The lights are on
What new ideas the game brings to the table and how well old ideas are presented.
How good a game looks, taking into account any flaws such as bad collision or pop-up.
Does the game’s music and sound effects get you involved or do they make you resolve to always play with the volume down?
Basically, the controller to human interface. The less you think about the hunk of plastic in your hands, the better the playability.
Flat out, just how fun the game is to play. The most important factor in rating a game.
An annualized video game series runs the risk of players praising it one year and inexplicably abandoning it the next. The reasons range from “It’s gone on for too long” (when the experience largely echoes the previous entry’s) to “The developer just doesn’t understand why we like these games” (when the gameplay changes to give the series a slightly different pulse). Ubisoft’s Assassin’s Creed series appears to be teetering on the precipice of disaster, shifting direction dramatically with each yearly release. Call of Duty made the risky gamble of moving its player base to the future of war, but it appears fans are pleased with this new direction.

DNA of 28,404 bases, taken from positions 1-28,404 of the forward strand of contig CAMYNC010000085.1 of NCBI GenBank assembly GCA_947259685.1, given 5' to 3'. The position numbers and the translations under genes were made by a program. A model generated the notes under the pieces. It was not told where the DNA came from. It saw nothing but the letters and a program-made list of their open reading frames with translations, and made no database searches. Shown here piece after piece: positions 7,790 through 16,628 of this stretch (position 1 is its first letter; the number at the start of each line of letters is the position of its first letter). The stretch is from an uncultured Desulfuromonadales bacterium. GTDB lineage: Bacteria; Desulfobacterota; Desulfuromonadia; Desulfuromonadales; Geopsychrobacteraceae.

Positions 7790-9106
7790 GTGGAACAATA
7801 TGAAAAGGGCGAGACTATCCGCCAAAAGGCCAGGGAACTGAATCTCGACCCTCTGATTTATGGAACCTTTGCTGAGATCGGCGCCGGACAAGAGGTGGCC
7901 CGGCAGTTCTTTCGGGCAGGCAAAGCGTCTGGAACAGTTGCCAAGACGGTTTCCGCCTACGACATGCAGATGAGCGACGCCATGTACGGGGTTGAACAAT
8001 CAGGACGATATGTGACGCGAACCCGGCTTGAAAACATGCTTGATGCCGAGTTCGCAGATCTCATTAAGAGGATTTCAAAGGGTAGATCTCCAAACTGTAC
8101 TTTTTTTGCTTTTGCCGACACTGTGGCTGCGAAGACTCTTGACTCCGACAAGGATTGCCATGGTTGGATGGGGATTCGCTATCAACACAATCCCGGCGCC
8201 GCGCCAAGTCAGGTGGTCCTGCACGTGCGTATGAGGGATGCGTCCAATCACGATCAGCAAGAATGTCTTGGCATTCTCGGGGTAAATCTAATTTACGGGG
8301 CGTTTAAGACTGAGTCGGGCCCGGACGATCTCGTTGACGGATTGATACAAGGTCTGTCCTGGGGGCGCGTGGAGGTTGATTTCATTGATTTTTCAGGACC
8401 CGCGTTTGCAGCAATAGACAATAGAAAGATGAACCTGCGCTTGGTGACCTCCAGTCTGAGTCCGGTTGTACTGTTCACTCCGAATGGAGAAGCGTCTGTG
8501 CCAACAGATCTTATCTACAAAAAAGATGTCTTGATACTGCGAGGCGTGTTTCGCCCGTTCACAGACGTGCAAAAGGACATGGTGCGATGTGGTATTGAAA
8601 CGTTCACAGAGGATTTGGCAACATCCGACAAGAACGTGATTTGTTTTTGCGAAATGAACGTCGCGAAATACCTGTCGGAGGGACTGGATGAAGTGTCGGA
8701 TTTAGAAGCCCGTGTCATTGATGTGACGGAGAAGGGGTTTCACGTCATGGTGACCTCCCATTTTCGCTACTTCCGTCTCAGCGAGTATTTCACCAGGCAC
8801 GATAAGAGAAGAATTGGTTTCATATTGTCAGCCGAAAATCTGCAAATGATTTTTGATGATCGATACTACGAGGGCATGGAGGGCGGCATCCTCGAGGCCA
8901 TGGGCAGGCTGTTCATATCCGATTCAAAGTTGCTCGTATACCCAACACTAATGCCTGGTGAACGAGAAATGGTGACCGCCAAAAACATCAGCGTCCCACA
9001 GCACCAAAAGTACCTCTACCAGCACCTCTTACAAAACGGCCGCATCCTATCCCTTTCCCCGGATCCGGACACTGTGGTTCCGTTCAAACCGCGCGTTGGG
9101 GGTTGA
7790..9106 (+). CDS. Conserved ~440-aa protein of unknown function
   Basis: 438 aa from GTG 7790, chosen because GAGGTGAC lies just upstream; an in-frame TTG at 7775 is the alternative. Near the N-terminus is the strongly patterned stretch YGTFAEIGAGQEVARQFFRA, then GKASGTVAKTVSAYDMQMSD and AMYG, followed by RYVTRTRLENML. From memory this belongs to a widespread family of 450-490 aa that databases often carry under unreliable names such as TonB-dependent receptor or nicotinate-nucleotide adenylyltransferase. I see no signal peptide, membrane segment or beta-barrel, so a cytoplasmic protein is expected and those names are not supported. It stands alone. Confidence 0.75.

The Skylanders series has largely remained the same year in and year out. New monster designs and the idea of playing as trapped enemies all fit snugly within the series’ existing framework.
Skylanders SuperChargers is the first disruptive release that gambles with the idea of introducing vehicles into the mix. This isn’t a light element shoved off to the side. The vehicles, which offer challenges set on land, sea, and air, make up roughly 50 percent of the experience. This is a huge gamble that sadly doesn’t pay off in the end. The majority of the content surrounding the vehicles lacks excitement, and doesn’t really deliver that fun Skylanders vibe.
This is the first legitimate swing and miss for the Skylanders series, but it doesn’t mean the brand is running out of gas. Slivers of this adventure are wonderfully creative, and do a better job of showing how the standard Skylanders action figures can be used to deliver new experiences than the vehicles do.